5. 5.

    Biais, B., Hilton, D., Mazurier, K. & Pouget, S. Judgemental overconfidence, self-monitoring, and trading performance in an experimental financial market. Rev. Econ. Stud. 72, 287–312 (2005).

  6. 6.

    Malmendier, U. & Tate, G. Who makes acquisitions? CEO overconfidence and the market’s reaction. J. Financ. Econ. 89, 20–43 (2008).

  7. 7.

    Koellinger, P., Minniti, M. & Schade, C. ‘I think I can, I think I can’: overconfidence and entrepreneurial behavior. J. Econ. Psychol. 28, 502–527 (2007).

  8. 8.

    Dawson, C., de Meza, D., Henley, A. & Arabsheibani, G. R. The Power of (Non) Positive Thinking: Self-employed Pessimists earn more than Optimists IZA Discussion Paper No. 9242 (Forschungsinstitut zur Zukunft der Arbeit Institute for the Study, 2015).

  9. 9.

    Kunda, Z. The case for motivated reasoning. Psychol. Bull. 108, 480–498 (1990).

  10. 10.

    Taylor, S. E. & Brown, J. D. Illusion and well-being: a social psychological perspective on mental health. Psychol. Bull. 103, 193–210 (1988).

  11. 11.

    Brunnermeier, M. K. & Parker, J. A. Optimal expectations. Am. Econ. Rev. 95, 1092–1118 (2005).

  12. 12.

    Köszegi, B. Ego utility, overconfidence, and task choice. J. Eur. Econ. Assoc. 4, 673–707 (2006).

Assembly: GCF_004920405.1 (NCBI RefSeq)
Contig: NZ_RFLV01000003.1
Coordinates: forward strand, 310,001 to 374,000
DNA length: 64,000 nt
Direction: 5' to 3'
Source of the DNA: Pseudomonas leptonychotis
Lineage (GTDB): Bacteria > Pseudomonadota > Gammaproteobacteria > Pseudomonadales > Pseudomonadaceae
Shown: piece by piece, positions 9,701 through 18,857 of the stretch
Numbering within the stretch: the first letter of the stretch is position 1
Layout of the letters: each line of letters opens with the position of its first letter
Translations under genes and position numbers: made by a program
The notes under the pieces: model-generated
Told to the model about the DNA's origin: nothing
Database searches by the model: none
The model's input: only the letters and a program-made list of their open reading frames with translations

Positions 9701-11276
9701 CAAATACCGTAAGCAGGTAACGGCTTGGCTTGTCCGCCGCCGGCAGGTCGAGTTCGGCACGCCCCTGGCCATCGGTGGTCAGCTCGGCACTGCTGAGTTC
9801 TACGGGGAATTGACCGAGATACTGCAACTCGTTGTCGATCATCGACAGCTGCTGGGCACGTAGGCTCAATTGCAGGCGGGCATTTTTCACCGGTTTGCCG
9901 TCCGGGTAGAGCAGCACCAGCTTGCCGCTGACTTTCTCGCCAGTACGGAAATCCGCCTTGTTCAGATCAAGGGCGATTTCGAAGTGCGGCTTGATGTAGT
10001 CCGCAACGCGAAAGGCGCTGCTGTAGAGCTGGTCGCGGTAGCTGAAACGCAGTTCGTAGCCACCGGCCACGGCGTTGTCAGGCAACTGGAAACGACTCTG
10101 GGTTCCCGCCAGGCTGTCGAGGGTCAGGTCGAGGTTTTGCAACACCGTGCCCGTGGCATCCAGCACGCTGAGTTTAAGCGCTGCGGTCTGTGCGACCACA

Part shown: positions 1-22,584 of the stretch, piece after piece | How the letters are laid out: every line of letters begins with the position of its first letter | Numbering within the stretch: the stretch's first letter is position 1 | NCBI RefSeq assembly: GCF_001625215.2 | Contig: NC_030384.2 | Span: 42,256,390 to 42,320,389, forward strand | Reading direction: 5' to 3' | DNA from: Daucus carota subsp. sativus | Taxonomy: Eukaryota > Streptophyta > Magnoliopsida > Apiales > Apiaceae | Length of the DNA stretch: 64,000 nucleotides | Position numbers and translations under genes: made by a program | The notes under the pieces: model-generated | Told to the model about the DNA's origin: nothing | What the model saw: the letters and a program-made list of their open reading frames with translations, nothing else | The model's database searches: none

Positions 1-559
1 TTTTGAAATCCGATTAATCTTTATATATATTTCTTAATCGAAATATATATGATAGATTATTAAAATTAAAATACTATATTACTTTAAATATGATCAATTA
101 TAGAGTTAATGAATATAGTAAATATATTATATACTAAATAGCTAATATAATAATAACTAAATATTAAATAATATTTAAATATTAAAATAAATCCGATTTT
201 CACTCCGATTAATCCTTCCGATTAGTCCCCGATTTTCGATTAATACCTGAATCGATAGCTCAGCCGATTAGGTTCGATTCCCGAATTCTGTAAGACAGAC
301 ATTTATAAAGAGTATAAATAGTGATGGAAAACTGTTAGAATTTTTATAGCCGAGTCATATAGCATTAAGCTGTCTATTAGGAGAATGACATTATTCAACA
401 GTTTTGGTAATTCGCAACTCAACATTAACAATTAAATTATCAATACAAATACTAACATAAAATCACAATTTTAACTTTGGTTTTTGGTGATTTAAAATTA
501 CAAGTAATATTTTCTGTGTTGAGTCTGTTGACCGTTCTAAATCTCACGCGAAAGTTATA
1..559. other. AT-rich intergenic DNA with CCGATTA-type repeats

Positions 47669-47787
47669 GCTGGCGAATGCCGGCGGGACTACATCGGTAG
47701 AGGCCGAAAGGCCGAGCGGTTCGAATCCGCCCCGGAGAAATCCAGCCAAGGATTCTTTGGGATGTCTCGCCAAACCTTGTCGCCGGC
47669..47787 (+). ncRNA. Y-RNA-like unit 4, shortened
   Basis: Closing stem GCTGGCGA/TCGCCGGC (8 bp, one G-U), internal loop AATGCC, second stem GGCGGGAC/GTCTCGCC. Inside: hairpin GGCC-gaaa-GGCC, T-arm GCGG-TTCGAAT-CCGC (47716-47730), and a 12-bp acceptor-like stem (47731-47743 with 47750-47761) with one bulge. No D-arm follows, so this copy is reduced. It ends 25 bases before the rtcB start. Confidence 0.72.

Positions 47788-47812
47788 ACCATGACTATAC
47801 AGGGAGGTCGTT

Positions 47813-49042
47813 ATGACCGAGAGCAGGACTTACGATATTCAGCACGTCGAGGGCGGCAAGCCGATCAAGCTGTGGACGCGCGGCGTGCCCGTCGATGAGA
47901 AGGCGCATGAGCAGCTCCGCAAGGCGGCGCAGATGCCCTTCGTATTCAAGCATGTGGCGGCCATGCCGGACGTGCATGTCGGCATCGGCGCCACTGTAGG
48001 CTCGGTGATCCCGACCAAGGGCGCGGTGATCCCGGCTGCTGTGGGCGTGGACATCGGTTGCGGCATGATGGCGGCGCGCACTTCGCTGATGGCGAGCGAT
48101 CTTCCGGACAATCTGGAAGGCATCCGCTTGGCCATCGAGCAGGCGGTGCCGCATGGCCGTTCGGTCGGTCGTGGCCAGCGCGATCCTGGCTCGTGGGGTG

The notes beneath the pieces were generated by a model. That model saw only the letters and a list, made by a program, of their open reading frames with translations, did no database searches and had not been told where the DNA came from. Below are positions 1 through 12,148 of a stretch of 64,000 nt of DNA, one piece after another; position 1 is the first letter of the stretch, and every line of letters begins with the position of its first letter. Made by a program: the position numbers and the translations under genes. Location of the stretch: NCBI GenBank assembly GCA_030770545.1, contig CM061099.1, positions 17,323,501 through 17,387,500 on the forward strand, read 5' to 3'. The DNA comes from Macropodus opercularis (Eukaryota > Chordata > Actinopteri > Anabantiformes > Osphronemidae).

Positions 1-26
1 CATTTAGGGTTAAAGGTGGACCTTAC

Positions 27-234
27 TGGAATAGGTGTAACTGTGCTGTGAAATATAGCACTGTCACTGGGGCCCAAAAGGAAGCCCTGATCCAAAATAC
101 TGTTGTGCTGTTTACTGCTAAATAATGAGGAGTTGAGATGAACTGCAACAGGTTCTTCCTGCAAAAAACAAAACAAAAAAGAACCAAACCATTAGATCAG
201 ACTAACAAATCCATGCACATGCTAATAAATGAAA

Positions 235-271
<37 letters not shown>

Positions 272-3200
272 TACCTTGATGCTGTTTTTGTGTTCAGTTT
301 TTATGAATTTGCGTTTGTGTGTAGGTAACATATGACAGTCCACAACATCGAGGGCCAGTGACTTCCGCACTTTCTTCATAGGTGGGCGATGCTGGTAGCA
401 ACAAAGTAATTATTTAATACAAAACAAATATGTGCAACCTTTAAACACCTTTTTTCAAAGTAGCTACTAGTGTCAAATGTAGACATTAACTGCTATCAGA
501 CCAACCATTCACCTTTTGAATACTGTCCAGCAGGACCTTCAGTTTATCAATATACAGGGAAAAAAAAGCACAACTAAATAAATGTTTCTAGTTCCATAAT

13. 13.

    Bénabou, R. Groupthink: collective delusions in organizations and markets. Rev. Econ. Stud. 80, 429–462 (2013).

  14. 14.

    Trivers, R. in Social Evolution 395–420 (Benjamin/Cummings, 1985).

  15. 15.

    Trivers, R. The Folly of Fools: The Logic of Deceit and Self-Deception in Human Life (Basic Books, 2011).

  16. 16.

    Von Hippel, W. & Trivers, R. The evolution and psychology of self-deception. Behav. Brain Sci. 34, 1–16 (2011).

  17. 17.

    Babcock, L., Loewenstein, G., Issacharoff, S. & Camerer, C. F. Biased judgments of fairness in bargaining. Am. Econ. Rev. 85, 1337–1343 (1995).

  18. 18.

    Konow, J. Fair shares: accountability and cognitive dissonance in allocation decisions. Am. Econ. Rev. 90, 1072–1091 (2000).

  19. 19.

    Di Tella, R., Pérez-Truglia, R., Babino, A. & Sigman, M. Conveniently upset: avoiding altruism by distorting beliefs about others. Am. Econ. Rev. 105, 3416–3442 (2015).

  20. 20.

    Bénabou, R. & Tirole, J. Mindful economics: the production, consumption, and value of beliefs. J. Econ. Perspect. 30, 141–164 (2016).

  21. 21.

    Gino, F., Norton, M. I. & Weber, R. A. Motivated Bayesians: feeling moral while acting egoistically. J. Econ. Perspect. 30, 189–212 (2016).

  22. 22.

    Anderson, C., Brion, S., Moore, D. A. & Kennedy, J. A. A status-enhancement account of overconfidence. J. Pers. Soc. Psychol. 103, 718–735 (2012).

  23. 23.

    Burks, S. V., Carpenter, J. P., Goette, L. & Rustichini, A. Overconfidence and social signalling. Rev. Econ. Stud. 80, 949–983 (2013).

  24. 24.